3. Results

3.1. Results of the search

A Prisma flow chart of the study selection is presented in Figure 1. A total of 2,028 articles were identified. The first exclusion round was based on inappropriate titles or abstracts. We then read the full text of 111 articles, and 25 articles met all the inclusion criteria. Characteristics of the included studies are presented in Table 1. Of these 25 articles, 17 68% were published in 2010 or thereafter.32,56–63,83,88,89,97,99,103,119,122 Two articles were found from the references of included articles.46,55 The excluded articles and the reasons for exclusion are listed in Table 2. Most of the excluded articles did not meet the criteria concerning the prospective information before the onset of chronic pain, the chronic pain was defined as lasting less than 3 months/12 weeks, or the pain was already chronic at baseline. In some articles concerning the working population, the chronic disease was only defined according to the time spent on sick leave without explaining whether the sick leave was due to LBP or to some other medical condition. In many of the excluded articles, the outcome was defined as timely pain during the follow-up contact compared with persistent symptoms for at least 3 months.

Figure 1.
Figure 1.:
Prisma flow diagram93 of the study selection process.
Table 1 - Characteristics of included studies.
Author, year of publication, country Study design Study objective Follow-up time Population at follow-up Inclusion and exclusion criteria Participant characteristics Chronic LBP after follow-up Prognostic risk factors with significant P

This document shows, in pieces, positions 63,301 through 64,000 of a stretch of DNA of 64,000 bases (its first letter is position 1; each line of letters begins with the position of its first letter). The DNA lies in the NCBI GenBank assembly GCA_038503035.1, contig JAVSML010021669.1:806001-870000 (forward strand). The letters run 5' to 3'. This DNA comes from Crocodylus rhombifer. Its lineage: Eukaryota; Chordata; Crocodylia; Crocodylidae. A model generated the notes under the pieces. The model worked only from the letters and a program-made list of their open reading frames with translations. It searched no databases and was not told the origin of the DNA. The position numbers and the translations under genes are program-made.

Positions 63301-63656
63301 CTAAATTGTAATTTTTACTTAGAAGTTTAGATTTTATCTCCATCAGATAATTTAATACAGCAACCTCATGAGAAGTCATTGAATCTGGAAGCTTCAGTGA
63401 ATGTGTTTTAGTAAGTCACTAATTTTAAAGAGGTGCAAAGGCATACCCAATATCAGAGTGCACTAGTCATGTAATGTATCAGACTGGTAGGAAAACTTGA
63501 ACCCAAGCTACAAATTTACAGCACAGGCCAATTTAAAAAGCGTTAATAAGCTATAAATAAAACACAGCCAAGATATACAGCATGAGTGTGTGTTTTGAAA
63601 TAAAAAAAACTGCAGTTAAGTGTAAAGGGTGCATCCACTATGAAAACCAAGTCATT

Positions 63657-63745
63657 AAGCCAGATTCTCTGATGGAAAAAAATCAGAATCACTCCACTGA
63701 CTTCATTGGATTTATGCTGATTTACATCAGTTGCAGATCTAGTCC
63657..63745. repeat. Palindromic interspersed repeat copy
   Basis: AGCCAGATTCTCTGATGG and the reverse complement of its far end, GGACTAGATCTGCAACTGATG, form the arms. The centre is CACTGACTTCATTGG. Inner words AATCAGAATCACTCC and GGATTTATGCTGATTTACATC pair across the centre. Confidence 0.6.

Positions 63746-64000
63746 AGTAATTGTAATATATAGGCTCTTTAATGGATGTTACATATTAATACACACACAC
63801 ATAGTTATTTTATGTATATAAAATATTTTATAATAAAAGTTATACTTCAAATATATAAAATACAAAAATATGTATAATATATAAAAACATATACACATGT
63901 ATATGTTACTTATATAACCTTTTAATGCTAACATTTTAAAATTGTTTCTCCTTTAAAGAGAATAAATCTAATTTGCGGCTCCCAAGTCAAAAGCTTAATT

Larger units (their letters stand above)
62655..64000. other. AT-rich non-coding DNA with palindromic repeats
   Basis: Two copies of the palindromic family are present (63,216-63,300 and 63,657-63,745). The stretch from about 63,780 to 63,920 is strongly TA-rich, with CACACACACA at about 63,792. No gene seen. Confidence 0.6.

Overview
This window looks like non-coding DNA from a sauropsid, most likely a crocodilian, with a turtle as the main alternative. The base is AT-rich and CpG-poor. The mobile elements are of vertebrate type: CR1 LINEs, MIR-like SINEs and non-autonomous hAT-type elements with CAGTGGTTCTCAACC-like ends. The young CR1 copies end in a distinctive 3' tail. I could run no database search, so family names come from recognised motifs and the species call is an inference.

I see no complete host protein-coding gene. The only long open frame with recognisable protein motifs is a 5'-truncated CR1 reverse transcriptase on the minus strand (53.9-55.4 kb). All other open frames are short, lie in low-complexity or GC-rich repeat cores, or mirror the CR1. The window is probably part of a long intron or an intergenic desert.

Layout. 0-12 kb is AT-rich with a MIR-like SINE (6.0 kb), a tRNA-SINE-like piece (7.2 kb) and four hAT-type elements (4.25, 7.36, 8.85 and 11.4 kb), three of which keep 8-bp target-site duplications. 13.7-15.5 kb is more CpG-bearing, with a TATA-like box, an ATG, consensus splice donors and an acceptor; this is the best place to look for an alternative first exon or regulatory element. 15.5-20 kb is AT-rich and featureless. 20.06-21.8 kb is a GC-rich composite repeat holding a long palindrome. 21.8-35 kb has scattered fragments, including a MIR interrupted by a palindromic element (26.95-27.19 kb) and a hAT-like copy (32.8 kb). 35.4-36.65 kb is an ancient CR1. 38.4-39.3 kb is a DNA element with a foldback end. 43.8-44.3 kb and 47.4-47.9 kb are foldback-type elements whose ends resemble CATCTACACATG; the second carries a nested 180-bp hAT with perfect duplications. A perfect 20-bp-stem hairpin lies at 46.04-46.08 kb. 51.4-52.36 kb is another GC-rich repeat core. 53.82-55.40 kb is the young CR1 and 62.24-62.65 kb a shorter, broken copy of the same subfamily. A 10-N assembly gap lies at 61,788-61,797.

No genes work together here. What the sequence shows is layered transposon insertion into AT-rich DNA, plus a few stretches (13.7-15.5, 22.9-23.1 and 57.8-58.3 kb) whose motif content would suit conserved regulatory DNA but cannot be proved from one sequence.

Bakker et al. 2007,6 the Netherlands Prospective inception cohort study To assess the prognostic value of spinal mechanical load and influence on the course of acute LBP 6 mo n = 88 Nonspecific LBP less than 6 wk, exclusion: pathologic and sciatica syndrome, not understanding Dutch language, previous episode of LBP in the past 12 mo, significant trauma, pregnancy, and spinal surgery Age 15–82 y (mean 41, SD 13.5), 56% male, and mean duration of symptoms 11.8 d n = 53 (60%) Smoking OR 4.41 95% CI 1.50–12.95, age OR 0.96 95% CI 0.93–0.99
Coste et al. 2003,18 France Inception cohort study To investigate various biologic and psychosocial factors in the natural history of acute LBP 3 mo n = 111 18 y or older, primary complaint of LBP, and pain duration <72 h without radiation below the gluteal fold. Exclusion: malignancy, infection, spondyloarthropathy, vertebral fracture, neurologic signs, or episode of LBP during the previous 3 mo, illiteracy, or unable to speak French Age ≥18 y (mean 44.3, SD 13.7), 49% male, and mean duration of symptoms 1.1 d n = 6 (5%) Poorer disability at baseline recovery HR 0.97 95% CI 0.93–1.00 (P = 0.05) and poorer general health at baseline recovery HR 0.89 95% CI 0.80–0.99 (P = 0.03)